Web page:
Anyone who has been to Walt Disney's (NYSE:DIS) Animal Kingdom theme park in recent months has seen the heavy construction activity taking place behind the scenes. Mechanical cranes and a "floating mountain" are visible above the greenery as one enters the parking lot, building out the park's ambitious Avatar-themed land that will open next year.
On a less costly but potentially more impactful note, it's impossible to miss the walled-off lake approaching the Asia section of the park where crews are busy putting the finishing touches on an amphitheater that will host the park's upcoming nighttime show. When Rivers of Light opens -- and Disney announced on Wednesday that the nightly celebration will officially debut on April 22 -- guests will be able to see an outdoor show where choreographed music sequences, illuminated lanterns, and projections on water screens come together in paying tribute to the world's wildlife.
It's not a coincidence that the new show will kick off on Earth Day, exactly 18 years after the park officially opened on Earth Day in 1998. The only real shock is that it took the theme park giant this long to realize that it can consistently entertain guests after sundown.
In its present state, Disney realizes that Animal Kingdom isn't a full-day destination. It closed earlier tonight at 6 p.m., rivaling your far-less-expensive local zoo or science museum on the operating calendar. Until just a couple of years ago, it was Disney World's least visited park, eventually surpassing Disney's Hollywood Studios in annual attendance because that park was being even more neglected by the media giant.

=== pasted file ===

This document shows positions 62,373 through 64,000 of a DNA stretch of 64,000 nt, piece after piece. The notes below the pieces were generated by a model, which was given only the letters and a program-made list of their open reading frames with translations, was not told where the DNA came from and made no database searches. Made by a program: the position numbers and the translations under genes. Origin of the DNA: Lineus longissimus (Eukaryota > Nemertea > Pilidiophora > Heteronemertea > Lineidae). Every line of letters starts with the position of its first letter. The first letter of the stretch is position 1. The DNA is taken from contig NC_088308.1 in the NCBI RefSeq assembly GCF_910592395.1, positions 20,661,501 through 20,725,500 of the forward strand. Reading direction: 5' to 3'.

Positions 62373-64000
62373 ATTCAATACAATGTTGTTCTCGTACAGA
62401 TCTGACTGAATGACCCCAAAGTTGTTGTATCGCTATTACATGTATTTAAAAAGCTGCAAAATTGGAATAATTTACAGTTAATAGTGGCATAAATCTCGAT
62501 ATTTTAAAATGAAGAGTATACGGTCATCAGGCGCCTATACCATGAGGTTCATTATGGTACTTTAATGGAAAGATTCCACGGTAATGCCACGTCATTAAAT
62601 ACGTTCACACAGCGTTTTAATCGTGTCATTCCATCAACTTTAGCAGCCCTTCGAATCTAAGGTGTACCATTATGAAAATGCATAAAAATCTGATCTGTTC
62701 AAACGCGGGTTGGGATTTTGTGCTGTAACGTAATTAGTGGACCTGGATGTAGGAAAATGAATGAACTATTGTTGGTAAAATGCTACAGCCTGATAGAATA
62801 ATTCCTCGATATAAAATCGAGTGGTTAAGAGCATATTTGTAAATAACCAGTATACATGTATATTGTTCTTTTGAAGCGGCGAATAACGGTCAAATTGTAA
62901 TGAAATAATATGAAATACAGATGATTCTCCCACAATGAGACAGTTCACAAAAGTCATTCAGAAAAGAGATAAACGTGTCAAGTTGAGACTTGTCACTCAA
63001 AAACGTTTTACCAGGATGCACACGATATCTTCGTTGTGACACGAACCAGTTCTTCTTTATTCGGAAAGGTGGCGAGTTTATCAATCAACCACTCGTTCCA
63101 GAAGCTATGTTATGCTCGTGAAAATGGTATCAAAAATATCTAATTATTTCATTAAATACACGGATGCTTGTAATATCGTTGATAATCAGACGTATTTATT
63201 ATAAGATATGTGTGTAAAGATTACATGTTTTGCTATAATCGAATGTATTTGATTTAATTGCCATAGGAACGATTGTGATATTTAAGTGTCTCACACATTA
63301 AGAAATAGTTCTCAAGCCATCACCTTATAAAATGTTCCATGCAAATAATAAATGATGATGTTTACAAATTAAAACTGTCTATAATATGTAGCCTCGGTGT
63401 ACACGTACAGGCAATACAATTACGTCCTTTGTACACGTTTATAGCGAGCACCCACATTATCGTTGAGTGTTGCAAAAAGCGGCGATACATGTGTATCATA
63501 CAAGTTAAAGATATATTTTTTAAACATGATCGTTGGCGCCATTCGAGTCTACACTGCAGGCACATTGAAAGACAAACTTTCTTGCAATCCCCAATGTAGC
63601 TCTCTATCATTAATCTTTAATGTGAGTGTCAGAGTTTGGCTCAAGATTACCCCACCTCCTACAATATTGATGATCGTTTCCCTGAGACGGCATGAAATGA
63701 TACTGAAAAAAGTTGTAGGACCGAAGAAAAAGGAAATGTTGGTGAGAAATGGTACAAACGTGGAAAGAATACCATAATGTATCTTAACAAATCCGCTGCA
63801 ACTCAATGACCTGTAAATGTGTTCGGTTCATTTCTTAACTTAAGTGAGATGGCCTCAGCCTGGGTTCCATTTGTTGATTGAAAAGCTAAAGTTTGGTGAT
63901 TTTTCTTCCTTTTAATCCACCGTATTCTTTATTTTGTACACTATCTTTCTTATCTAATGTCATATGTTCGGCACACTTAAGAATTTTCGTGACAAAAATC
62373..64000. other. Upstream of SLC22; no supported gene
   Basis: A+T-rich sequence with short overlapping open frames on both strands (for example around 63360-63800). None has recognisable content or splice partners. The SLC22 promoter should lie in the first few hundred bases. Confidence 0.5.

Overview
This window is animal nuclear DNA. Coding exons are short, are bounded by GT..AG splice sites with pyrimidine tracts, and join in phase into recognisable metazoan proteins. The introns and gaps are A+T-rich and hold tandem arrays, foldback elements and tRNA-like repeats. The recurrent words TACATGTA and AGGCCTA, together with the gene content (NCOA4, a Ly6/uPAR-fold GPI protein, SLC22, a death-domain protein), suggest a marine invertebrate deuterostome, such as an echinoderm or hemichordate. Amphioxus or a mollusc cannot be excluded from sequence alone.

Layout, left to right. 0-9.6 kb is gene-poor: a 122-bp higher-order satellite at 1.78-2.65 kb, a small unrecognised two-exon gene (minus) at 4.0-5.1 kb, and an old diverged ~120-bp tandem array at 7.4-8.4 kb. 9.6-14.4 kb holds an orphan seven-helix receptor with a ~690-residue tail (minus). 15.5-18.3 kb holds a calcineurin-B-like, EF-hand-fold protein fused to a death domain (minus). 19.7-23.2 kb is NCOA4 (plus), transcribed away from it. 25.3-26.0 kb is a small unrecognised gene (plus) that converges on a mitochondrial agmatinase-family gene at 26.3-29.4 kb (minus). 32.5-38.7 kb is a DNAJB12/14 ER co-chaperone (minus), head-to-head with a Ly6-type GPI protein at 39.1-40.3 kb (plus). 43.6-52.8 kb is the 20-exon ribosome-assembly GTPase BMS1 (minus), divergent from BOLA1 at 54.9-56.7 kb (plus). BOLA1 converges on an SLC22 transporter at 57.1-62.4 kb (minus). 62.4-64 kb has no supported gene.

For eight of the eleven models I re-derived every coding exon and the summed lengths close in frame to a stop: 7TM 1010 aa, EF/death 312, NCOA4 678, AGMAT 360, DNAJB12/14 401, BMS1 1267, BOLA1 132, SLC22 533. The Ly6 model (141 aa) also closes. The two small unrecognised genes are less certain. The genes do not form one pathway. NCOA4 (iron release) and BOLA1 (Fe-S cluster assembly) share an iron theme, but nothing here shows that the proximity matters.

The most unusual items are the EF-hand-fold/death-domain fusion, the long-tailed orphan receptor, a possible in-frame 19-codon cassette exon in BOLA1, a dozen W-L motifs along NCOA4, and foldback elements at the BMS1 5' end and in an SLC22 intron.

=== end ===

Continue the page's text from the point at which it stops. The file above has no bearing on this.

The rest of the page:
Things are changing. As a show that needs darkness to strut its visual stuff, you are unlikely to ever see another 6 p.m. closing of the park come April 22. Instead of folks bolting for the exits in the mid-afternoon when the Florida heat or the park's lack of rides drives guests elsewhere, Animal Kingdom's visitors will keep trickling in as the hours pass -- helping Disney cash in on tourists spending big bucks on dinner restaurants, drinks, and illuminated trinkets like the rest of its theme parks.
Next month's seemingly simple nighttime show will be a game changer. It will be the catalyst for other unique post-sunset experiences that Disney has in store. The park's Tree of Life centerpiece will light up. Its signature safari ride will offer nighttime excursions highlighting nocturnal creatures. All of this will be enhanced through lively open-air entertainment experiences.
The hours-extending upgrades next month will make the park more magnetic, and that's even before Avatar's Pandora opens next year. When that new land debuts in 2017, guests at a park with few actual rides will be able to take a boat ride on the film's Na'vi river or opt for a thrill ride by going flying on a banshee.
I was one of the park's loudest critics during the park's first few years, culminating in a scathing and perhaps unfair critique penned nearly a decade ago. The park offers some of the most stylistic themed elements of any Disney park, but in terms of tourists getting the most bang for their buck, it was hard to deny the exodus that would routinely take place early in the afternoon. Disney has done a good job of changing that, and starting next month it will take the first of two big steps to doing a great job of changing that.
We've seen Animal Kingdom go from entertaining just 7.3 million annual guests a dozen years ago to 10.4 million visitors in 2014, according to industry tracker Themed Entertainment Association. That record tally will be obliterated with every passing year, and it starts next month with a nighttime show put out by a theme park titan where nocturnal celebrations are part of its pedigree.
Rick Munarriz owns shares of Walt Disney. The Motley Fool owns shares of and recommends Walt Disney. Try any of our Foolish newsletter services free for 30 days. We Fools may not all hold the same opinions, but we all believe that considering a diverse range of insights makes us better investors. The Motley Fool has a disclosure policy.